Ross had broken one of the 10 club rules he drew up himself, namely Club Rule 4: “Any member found guilty of screwing another member’s Ol’ Lady, or taking advantage of a rift between them for future conning up, will be thrown out.”

The Campbells and McElwaines, their bond born in battle, were filthy.

Caesar won’t reveal the member’s identity now out of respect to his children but as sergeant-at-arms he ordered Ross to the next club meeting to face charges.

He failed to show.

He failed to show at the next meeting, too, but walked into the third, announced he was splitting the Comanchero into two separate chapters, and walked out.

The Wrecking Crew went to the city, opening their clubhouse at 150 Louisa Rd, Birchgrove. Ross’s clubhouse remained at 65 Harris St, Harris Park, in western Sydney.

Relations remained strained but workable until the club’s annual run. It broke down amid fights and threats, and the city chapter returned and voted to break away.

Police believe the breakaway occurred shortly after Christmas 1983, when Anthony “Snotty” Spencer and Charlie Scibberas flew to America to seek permission to form an Australian Bandidos chapter.

What actually happened was “Snotty” and Charlie had gone to America two years earlier to buy Harley-Davidson parts, met Charles “Ha Ha Chuck” Gillies, president of the Bandidos’ Albuquerque chapter, and now Snotty and Shadow called Ha Ha Chuck. “Within a week it was granted,” Caesar said.

A set of colours were made and taken to Caesar for approval.

More colours were ordered, but for 10 days Caesar was the only man in colours. For 10 days he was president, vice-president, sergeant-at-arms, treasurer and secretary.

Bashing and clubhouse attacks took place until August 1984, when Snotty and Jock officially declared war in a phone call.

Caesar declared homes and places of work off limits. Everywhere else was fair game.

It was unlike today’s bikie war, where homes are now a target of choice, and small attacks continued until Father’s Day 1984.

Among the dead and bloodied at Milperra, Caesar was shot six times.

He was thrown into a car and dropped off at Bankstown Hospital. Some weeks later Caesar gripped the back of his chair while his Ol’ Lady Donna pulled four remaning shotgun pellets from his back with tweezers and a buck knife and no anaesthetic.

Much of what the gangs believed they stood for then is now lost.

Caesar does not see the honour he once stood for, and still stands for.

Some time before Milperra the American Bandidos visited Australia and noticed the Australian patch, the fat Mexican brandishing a pistol, was wrong. The American Bandido has a white beard. The Australian version was black. They ordered the patches back so they could be burned and replaced with the correct patch.

No, said Caesar.

On his jacket was the blood of his dead brothers. He wasn’t giving it up. The Americans insisted, saying the club stood above all else.

Caesar knew in that patch was the blood of everything he stood for, so he looked at the Americans and said, “If you want it, come and get it”.

Caesar, the original Bandido, is the only man in Australia to still have that patch.

The Crims’ code and vigilante shootings in Sydney-BIKIES AT WAR CONFIRMED


UPDATE 1 TODAY 22/04/12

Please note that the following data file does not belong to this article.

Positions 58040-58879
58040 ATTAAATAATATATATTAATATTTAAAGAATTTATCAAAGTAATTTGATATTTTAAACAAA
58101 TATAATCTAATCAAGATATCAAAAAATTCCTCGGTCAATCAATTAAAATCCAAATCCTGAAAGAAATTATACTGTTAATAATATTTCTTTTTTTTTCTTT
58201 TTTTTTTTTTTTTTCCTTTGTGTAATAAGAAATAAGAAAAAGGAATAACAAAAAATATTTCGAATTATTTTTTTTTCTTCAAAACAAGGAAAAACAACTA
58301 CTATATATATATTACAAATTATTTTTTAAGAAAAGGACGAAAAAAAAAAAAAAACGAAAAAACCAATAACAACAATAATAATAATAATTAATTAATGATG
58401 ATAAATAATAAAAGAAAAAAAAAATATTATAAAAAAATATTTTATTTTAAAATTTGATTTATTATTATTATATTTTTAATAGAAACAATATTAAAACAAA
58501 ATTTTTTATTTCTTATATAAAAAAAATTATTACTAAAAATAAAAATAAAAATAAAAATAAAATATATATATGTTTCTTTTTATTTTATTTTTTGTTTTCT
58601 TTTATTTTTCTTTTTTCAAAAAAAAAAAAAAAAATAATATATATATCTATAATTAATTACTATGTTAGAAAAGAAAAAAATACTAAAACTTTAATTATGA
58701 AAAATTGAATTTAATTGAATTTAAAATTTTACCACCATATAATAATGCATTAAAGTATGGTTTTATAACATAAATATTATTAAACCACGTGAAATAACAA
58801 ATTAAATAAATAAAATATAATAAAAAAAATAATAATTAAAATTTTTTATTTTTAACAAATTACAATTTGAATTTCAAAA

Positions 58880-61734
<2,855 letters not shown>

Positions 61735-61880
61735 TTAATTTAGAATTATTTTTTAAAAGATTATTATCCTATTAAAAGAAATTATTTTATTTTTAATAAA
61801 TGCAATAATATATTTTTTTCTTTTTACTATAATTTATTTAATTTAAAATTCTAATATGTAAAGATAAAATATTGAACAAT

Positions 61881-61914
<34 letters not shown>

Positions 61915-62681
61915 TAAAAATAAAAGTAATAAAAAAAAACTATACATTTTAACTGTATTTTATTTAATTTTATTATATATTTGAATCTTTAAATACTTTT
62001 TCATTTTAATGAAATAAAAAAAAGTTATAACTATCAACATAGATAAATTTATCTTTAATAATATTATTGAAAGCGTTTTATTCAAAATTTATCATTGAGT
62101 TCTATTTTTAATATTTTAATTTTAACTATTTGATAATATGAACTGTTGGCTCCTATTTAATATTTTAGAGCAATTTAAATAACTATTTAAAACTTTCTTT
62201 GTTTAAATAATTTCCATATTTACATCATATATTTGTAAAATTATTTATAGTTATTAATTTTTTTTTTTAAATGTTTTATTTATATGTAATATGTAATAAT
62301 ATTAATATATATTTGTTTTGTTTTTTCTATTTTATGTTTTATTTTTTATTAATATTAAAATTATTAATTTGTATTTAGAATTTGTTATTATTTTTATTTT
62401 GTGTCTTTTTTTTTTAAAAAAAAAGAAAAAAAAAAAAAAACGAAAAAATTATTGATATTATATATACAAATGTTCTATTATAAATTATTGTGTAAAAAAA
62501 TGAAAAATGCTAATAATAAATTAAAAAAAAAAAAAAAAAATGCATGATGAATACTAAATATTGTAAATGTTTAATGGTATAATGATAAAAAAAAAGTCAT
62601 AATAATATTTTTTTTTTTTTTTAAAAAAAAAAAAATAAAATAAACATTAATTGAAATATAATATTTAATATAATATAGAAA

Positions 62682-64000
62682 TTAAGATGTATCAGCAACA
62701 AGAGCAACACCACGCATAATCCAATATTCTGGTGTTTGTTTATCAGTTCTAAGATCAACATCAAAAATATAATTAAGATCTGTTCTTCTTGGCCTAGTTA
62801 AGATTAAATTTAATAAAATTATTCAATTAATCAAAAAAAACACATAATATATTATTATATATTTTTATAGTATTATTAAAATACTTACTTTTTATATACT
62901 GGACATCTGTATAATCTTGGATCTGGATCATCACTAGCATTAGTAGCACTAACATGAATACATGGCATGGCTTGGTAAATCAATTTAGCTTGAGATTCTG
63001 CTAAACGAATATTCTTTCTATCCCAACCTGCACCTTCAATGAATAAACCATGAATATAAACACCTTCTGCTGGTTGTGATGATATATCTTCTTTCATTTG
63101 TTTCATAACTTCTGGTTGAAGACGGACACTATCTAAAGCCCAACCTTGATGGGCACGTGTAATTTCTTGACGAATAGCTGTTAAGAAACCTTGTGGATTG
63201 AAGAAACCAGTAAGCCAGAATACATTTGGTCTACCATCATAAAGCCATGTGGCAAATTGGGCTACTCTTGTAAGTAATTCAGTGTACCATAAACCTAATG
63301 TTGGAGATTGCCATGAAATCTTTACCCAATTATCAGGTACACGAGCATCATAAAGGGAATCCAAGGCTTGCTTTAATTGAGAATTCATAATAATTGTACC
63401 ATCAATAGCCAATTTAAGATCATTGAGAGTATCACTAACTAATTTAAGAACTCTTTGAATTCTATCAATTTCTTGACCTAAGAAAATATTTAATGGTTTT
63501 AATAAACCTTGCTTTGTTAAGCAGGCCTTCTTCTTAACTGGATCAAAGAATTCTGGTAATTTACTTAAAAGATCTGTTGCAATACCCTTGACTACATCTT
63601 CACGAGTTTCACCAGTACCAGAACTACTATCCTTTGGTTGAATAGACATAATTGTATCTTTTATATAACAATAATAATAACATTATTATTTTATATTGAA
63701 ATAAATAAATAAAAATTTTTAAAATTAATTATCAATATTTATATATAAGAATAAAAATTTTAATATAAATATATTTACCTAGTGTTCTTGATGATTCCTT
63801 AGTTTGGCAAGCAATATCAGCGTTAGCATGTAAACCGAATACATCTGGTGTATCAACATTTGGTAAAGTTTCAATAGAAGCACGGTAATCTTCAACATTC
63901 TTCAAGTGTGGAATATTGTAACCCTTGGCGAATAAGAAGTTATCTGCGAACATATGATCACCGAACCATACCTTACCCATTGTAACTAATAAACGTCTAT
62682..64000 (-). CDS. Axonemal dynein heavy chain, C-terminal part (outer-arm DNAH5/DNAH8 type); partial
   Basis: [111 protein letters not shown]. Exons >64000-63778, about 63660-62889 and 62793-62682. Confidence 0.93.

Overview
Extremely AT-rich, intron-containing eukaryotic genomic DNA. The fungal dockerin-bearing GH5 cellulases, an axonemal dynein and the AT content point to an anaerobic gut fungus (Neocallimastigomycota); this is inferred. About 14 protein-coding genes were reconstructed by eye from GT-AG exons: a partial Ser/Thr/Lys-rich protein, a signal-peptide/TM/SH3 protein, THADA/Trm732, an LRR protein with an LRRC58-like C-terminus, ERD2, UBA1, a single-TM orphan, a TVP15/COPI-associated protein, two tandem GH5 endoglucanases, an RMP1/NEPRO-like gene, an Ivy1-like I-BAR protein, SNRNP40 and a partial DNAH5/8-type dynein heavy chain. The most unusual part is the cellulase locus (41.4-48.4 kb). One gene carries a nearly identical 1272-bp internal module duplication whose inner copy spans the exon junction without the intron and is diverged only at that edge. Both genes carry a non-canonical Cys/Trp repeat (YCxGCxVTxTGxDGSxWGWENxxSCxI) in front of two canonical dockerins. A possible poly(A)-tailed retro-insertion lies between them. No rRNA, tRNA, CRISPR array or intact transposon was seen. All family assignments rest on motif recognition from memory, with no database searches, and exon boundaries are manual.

Latest Sydney shooting death not linked to bikies

Police say a man shot dead in Sydney’s south-west overnight had been involved in a number of earlier shootings, although none linked to bikie gang violence.

Detectives have established a crime scene near the intersection of Bell Street and Schofield Street at Riverwood after a man was gunned down just after midnight.

Police say paramedics tried to revive him, but he died at the scene.

A man was arrested a short time later and is being questioned at Campsie Police Station.

Police superintendent Steve Blackmore says the victim, aged in his 30s, is believed to have been killed because of a personal feud over a debt that was owed.

Superintendent Blackmore says both men were known to police, and the victim had previously been involved in public shootings.

The public has been urged to avoid the area while they investigate.

The latest incident comes after a spate of shootings in Sydney over the past two weeks.

The New South Wales Government has announced measures targeting outlaw motorcycle gangs, which they hope will reduce the recent spate of shootings.

 

UPDATE 2 TODAY 22/04/12

Bikie refused bail after allegedly torching police van

Updated April 22, 2012 17:10:28

Related Story: Bikie charged over torched police van

A Sydney bikie has been refused bail after allegedly threatening police and torching a police van that was parked near his tattoo parlour on Friday.

Scott Orrock is a former boss of the Nomads bikie gang, but has recently switched allegiances to the rival gang, Hells Angels.

Police say his defection is one of the reasons for the recent surge in gang violence across Sydney.

The 47-year-old faced court today charged with setting a police car on fire while it was parked near his tattoo parlour in inner city Newtown.

In documents tendered to court, police allege Orrock went to the local police station around 3:00am on Friday in an agitated manner and asked them to move the van.

The four officers on duty allege Orrock threatened them saying “move it right away or otherwise I will burn it down”.

He allegedly accused police of making him and his family a target.

Police say he was seen on CCTV footage using accelerant to set the car alight around 10 minutes later.

Orrock was refused bail and is expected to face court again later this week.